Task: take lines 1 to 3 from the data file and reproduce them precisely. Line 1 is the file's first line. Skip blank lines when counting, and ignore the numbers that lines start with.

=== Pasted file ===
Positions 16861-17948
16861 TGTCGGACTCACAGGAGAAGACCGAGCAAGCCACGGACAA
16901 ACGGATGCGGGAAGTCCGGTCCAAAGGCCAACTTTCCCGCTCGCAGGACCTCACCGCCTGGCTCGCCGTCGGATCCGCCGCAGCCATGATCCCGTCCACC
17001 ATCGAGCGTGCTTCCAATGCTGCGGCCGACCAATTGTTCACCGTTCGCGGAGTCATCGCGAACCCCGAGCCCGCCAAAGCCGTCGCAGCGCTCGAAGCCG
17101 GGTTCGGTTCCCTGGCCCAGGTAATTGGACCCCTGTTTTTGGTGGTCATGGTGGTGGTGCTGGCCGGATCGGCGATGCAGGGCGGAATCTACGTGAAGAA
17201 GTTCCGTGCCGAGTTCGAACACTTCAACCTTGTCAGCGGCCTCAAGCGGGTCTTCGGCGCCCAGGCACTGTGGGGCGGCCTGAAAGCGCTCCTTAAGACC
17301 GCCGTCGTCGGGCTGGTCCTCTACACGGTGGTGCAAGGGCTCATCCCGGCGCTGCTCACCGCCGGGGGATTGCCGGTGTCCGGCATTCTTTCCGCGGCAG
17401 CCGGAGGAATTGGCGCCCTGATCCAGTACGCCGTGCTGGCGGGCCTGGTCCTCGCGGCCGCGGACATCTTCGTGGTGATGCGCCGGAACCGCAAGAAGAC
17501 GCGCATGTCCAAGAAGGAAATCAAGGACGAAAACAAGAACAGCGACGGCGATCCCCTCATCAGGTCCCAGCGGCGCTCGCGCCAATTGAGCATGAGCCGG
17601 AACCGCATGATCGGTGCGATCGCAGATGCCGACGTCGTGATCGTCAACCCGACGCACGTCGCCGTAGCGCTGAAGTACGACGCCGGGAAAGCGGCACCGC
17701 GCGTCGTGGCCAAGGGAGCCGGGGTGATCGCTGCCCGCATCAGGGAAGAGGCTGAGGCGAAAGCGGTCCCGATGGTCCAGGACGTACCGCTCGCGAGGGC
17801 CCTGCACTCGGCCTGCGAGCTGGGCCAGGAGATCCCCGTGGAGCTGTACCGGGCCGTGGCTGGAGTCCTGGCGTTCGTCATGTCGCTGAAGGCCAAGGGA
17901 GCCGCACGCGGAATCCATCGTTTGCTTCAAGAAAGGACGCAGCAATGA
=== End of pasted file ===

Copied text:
Positions 16861-17948
16861 TGTCGGACTCACAGGAGAAGACCGAGCAAGCCACGGACAA
16901 ACGGATGCGGGAAGTCCGGTCCAAAGGCCAACTTTCCCGCTCGCAGGACCTCACCGCCTGGCTCGCCGTCGGATCCGCCGCAGCCATGATCCCGTCCACC